American voters are unhappy.
They don't like either options for President: Hillary Clinton or Donald Trump. Many dub this presidential election the ultimate choice between "the lesser of two evils."
That exact phrase -- "lesser of two evils" -- was repeated over and over again when voters talked to CNNMoney as part of a tour in September in the swing states of Florida and Ohio. And that was before the vicious second debate and the release of the bombshell 2005 "Access Hollywood" tape.
"Honestly, I feel like this election is finding the lesser of two evils," said Michelle, who works in financial services and lives in the key swing area of Tampa, Florida. "I think there's concern on both sides."
Michelle, who is white, didn't want to give her last name. She is leaning toward Trump because she's fed up with Washington. The refrain came up up with voters leaning toward Clinton and even those who remain undecided.
"You have to choose the least of the two evils," said Margaret DeBellottee-Torres, an African-American job coach in Tampa, Florida, who just shook her head when asked about the election. "I'm looking at Hillary. I think of the two candidates that she's the less of the two evils."
It's like the movie 'Idiocracy'
It didn't matter if a voter was young or old, male or female, a city dweller or surbubanite, a union worker, student, retired, unemployed or in a lucrative job. The frustration over Election 2016 is just about everywhere, according to what CNNMoney heard on the road and what Pew found in a recent poll.
CNNMoney spoke with almost 70 voters in the key swing states of Florida and Ohio for a "Your Money, Your Vote" TV special that will air in October 15.
Some used more choice language in describing their distaste for the choices.
"I think it [this election] looks a lot like the movie 'Idicoracy,'" said Bruce Davis, an undecided voter in southern Ohio who works in the energy industry. "I'm not sure I can vote for either candidate at this point."
Fear that voters will stay home
While polls have shown for months that voters strongly dislike both Clinton and Trump (both have around 60% unfavorable ratings), a key question is whether a critical mass of voters will simply stay home. And if so, which candidate will that hurt more?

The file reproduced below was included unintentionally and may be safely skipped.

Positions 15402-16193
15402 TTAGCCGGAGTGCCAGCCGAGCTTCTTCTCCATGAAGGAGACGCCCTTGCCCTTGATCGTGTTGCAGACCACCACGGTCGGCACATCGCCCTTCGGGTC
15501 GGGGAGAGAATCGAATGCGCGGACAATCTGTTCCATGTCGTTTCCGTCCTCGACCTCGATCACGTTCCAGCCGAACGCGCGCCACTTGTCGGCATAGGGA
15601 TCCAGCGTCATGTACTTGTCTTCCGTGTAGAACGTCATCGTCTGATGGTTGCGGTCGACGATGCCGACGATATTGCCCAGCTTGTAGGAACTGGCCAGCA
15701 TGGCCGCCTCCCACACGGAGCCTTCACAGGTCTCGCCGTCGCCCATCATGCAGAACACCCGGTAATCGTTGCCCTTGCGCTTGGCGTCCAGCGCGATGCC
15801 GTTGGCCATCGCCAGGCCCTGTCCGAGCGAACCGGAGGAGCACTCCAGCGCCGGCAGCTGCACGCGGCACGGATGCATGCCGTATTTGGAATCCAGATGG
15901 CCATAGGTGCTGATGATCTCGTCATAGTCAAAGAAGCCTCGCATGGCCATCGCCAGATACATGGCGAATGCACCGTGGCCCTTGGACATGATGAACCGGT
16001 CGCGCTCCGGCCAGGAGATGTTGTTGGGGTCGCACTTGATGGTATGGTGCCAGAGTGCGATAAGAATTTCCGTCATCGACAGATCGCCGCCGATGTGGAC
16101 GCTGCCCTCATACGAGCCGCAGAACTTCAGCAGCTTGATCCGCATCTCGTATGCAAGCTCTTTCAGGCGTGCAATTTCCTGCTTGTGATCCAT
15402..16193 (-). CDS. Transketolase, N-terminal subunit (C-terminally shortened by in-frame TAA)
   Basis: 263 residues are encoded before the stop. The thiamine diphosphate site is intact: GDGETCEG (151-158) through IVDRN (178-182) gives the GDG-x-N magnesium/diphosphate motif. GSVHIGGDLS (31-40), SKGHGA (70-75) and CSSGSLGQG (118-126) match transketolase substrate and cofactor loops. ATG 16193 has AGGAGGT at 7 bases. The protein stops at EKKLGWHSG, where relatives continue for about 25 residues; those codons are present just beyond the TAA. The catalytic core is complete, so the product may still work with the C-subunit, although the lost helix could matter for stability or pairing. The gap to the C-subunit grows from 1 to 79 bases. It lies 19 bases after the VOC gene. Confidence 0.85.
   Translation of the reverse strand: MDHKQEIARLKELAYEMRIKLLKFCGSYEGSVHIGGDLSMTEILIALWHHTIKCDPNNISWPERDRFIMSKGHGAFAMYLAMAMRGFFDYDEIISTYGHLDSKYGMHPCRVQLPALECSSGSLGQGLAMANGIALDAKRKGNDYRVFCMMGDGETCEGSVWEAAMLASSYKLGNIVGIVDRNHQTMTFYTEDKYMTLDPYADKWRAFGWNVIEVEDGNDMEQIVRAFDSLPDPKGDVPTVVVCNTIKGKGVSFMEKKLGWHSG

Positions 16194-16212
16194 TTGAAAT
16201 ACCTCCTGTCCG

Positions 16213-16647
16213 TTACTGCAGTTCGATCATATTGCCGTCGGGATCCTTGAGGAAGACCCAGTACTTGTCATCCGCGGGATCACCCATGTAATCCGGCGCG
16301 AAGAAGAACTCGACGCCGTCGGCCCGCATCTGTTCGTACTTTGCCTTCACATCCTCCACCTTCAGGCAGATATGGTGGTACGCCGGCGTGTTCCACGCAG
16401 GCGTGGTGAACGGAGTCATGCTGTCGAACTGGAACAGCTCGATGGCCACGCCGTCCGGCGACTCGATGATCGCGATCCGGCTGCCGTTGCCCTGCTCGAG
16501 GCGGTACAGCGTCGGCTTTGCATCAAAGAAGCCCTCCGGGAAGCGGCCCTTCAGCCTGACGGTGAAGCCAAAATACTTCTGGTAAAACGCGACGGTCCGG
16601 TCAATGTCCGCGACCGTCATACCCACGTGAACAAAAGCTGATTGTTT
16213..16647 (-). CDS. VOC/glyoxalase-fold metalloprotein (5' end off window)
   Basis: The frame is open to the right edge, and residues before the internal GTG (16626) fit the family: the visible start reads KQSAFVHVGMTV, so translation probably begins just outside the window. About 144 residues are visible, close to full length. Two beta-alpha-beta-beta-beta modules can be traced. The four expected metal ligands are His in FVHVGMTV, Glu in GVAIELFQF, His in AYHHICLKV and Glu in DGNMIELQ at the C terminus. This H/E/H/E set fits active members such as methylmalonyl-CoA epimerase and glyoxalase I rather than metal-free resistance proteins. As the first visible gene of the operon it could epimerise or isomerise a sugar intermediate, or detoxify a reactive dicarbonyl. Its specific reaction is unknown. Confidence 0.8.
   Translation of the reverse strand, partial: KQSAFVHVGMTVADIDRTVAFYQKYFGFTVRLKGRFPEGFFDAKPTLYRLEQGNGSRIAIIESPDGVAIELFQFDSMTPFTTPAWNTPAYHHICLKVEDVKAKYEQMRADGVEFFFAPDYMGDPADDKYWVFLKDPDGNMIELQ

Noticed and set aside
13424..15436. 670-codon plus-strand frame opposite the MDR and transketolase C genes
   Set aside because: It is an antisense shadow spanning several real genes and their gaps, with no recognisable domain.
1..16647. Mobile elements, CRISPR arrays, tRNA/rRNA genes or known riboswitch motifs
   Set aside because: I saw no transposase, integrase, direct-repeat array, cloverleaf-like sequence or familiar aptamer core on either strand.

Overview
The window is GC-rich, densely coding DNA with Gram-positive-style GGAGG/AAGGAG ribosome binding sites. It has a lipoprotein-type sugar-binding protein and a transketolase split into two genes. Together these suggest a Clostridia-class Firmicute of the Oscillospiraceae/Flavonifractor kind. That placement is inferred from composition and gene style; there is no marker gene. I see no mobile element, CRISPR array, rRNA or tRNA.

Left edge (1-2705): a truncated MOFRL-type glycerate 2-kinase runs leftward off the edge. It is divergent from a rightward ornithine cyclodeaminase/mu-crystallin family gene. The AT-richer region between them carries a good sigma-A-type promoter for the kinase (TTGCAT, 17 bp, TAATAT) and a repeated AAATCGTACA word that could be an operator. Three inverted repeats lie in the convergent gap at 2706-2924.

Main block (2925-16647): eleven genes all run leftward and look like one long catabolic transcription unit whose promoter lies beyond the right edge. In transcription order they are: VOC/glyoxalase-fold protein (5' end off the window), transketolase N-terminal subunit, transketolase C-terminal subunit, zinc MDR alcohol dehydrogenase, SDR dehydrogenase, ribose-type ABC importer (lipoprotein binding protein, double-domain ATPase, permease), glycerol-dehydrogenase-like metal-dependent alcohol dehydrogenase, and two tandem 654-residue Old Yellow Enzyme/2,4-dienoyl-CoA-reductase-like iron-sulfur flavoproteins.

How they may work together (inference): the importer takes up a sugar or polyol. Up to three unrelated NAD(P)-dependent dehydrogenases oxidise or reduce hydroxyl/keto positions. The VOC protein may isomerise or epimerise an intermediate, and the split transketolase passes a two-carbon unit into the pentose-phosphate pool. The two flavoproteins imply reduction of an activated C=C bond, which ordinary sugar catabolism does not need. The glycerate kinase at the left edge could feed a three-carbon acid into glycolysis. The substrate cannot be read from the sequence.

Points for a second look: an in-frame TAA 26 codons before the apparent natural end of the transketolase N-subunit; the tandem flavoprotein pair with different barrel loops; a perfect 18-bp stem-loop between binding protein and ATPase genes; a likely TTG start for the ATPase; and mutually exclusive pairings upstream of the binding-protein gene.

Elise Agosto is one of those voters who is so upset she might not turn up to the polls on Election Day. Agosto is Puerto Rican and lives in Florida near Disney World.
"As of right now, I don't want to go and vote because I'm not sure why I should vote for either of them," Agosto told CNNMoney.
Clinton is counting on the Hispanic vote, especially among Puerto Ricans who have fled the crisis on their island for better opportunities in Florida.
"If I would give my vote for Hillary Clinton, I would do it just because I need to vote for someone," said Agosto.
Some voters opting for Gary Johnson
Another factor is the third party candidates, especially Libertarian Gary Johnson, who might get the vote of people who don't want to decide between the two.
"Really, at the end of the day, it comes down to am I going to sleep well knowing that I voted for one or the other," said Dan Mizener, a forklift and equipment salesman in Cleveland, Ohio.
Ohio is one of the states that Trump did not win during Republican primaries. Republican Governor John Kasich beat him in the Buckeye state. It's well known that some "Kasich Republicans" don't think they can stomach voting for Trump.
Mizener usually votes Republican, but he can't imagine voting for Trump either. That's why he's moving over to the Johnson camp. He's not alone. Johnson has been polling just shy of 10% nationally, according to CNN's poll of polls.
The final issue is what, if anything, all of this will mean for the economy. Consumer spending drives the vast majority -- nearly 70% -- of the U.S. economy. At the moment, most signs indicate Americans are still spending, but if they close their wallets out of frustration -- or fear -- over what's ahead from this election, it could cause an economic downturn. That would be even more reason for discontent.